If you’re considering buying and selling estate or vintage jewelry, you first need to learn how to identify it. That way, you’ll know which pieces are worth purchasing and which are not. You’ll also have a better idea on how to price the items you plan on selling. By learning how to evaluate each piece and determine its age and worth, you can tell when you need to negotiate on the price so you invest wisely. Knowing who buys vintage costume jewelry, who buys real vintage jewelry, and where you can connect to these people is vital to your success.
The Findings and Fittings Are Key
When looking at any piece of jewelry, it’s important to examine the findings and the fittings. This will help you determine the age of the piece, which is needed to determine its value. Earrings, for example, have changed a lot since the 1800s. While any of the backings or fittings may be used today, by knowing when these fittings were introduced, you can determine how old the piece is. Spring clips, for example, are relatively new, while kidney wire fittings were introduced in 1882.
Estate jewelry buyers who are looking at broaches can use the same logic. If they find a broach that uses a trombone clasp, they know it wasn’t made prior to 1940. If it featured a basic C clasp, it’s harder to tell the age. The fittings will help you narrow down the age of the piece, but you’ll often need additional information to determine the true value of the piece.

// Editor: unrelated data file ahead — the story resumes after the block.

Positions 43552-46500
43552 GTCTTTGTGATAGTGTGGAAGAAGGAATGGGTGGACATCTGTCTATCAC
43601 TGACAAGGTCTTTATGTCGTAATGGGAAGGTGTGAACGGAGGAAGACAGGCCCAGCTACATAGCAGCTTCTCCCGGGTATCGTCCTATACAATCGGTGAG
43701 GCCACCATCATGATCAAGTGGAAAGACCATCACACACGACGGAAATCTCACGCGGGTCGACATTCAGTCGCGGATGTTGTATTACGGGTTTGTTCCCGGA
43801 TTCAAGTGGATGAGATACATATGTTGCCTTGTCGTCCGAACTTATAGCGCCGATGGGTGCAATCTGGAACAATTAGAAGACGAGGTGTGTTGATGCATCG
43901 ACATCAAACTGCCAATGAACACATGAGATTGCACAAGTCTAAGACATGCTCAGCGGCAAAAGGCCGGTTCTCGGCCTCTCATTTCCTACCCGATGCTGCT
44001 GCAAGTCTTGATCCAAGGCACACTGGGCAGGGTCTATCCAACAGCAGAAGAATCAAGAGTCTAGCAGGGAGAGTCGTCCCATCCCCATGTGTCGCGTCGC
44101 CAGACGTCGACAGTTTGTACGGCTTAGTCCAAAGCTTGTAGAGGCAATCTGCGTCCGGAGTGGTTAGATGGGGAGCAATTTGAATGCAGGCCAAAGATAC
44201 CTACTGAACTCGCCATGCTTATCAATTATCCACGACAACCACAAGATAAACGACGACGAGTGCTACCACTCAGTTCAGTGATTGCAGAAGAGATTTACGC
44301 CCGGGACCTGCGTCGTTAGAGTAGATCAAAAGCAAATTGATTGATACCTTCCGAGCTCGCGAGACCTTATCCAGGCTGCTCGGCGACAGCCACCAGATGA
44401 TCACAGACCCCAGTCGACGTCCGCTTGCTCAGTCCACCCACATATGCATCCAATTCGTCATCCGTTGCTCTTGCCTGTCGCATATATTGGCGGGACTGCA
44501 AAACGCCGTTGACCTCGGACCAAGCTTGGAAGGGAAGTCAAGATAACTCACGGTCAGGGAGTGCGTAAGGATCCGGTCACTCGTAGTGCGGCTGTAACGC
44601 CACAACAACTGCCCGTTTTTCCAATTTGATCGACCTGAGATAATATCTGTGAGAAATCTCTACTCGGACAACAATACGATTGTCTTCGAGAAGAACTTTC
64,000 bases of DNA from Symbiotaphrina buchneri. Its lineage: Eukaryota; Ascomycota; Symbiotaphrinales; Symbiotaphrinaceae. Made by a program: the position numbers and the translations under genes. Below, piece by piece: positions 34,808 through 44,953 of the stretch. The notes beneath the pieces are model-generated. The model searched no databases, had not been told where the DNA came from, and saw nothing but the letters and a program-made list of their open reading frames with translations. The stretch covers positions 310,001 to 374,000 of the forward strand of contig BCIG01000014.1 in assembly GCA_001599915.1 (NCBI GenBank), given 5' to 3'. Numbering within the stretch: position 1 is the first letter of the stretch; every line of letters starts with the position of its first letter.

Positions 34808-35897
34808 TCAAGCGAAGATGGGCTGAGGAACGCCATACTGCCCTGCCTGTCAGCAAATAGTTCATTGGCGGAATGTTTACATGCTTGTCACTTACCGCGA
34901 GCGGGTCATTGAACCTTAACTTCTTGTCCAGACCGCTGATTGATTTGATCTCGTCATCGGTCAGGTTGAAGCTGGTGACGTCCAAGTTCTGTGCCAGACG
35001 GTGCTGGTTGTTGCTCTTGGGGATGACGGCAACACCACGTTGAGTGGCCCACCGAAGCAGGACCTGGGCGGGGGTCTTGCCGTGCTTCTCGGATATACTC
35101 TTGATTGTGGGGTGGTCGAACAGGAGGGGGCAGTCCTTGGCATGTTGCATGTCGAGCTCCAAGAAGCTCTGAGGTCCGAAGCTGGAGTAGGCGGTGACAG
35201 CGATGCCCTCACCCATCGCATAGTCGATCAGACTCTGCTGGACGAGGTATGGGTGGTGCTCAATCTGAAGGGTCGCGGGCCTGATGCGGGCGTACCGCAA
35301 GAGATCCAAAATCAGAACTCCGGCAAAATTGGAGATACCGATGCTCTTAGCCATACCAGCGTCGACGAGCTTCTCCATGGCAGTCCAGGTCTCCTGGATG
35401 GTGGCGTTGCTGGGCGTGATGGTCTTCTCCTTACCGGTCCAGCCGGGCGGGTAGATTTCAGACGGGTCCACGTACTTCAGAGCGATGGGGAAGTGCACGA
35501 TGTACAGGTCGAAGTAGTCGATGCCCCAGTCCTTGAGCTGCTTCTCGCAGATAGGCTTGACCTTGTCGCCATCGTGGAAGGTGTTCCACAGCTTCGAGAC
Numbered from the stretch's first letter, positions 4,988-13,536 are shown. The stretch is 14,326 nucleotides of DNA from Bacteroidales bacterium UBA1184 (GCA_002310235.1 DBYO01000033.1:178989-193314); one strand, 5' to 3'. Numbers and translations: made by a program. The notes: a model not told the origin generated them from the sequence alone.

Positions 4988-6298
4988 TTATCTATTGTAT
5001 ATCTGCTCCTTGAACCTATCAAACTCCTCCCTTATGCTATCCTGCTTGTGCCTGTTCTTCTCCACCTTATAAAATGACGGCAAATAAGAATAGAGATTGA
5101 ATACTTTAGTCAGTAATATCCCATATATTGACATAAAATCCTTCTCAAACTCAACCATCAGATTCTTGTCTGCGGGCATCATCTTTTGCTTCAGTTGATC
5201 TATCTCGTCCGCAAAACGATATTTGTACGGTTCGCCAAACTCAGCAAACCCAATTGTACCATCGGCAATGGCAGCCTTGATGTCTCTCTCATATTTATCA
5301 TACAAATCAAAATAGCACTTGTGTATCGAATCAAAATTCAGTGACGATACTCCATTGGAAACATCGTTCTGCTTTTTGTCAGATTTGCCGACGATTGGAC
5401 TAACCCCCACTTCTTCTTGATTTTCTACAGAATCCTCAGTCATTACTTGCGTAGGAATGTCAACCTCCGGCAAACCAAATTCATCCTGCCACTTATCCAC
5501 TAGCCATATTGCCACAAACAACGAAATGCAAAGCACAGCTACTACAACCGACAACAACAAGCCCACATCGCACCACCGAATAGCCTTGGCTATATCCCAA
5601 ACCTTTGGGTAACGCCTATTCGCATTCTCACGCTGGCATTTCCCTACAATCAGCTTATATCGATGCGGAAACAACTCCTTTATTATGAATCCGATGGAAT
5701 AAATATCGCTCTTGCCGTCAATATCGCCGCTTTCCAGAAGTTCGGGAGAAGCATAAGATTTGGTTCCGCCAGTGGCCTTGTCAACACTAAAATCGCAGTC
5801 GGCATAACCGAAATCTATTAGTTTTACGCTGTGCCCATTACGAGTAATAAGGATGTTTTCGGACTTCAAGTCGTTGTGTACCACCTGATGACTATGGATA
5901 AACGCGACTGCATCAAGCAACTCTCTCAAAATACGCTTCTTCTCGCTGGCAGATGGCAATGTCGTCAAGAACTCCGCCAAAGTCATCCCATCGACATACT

Consider the Material
To figure out the value of a piece at an estate vintage jewelry sale, you need to look at the material. If the jewelry is lightweight, has a mold line, and makes a fairly dull clicking sound, you’re looking at plastic. It’s cheap, often doesn’t look that great, and really has little value to a collector. Costume jewelry is often made out of plastic and other cheap materials that look more realistic but isn’t the real deal.
Glass feels heavier and is usually warm to the touch if you hold it for a few seconds. Stone, on the other hand, will remain cool when held. There are many other materials used in jewelry, including jet, gutta-percha, crepe stone, bog oak, and many types of precious metals and materials. It’s not always easy to identify each type of material, which is why many carry jeweler’s loupes. These small magnifying lenses can help you get a closer look at the material so you can determine what it is.
Look for Hallmarks
The best way to sell expensive jewelry is to know who made it. That helps you really lock down its worth, especially if you can also determine the year it was made. You’ll need to carefully look over the piece for its hallmark. This is often a small logo or a couple of letters that tell you who the manufacturer or designer of the piece was. If you’re lucky, there will also be a year mark near the hallmark. If not, you’ll need to do some research into the designer to determine when it was made.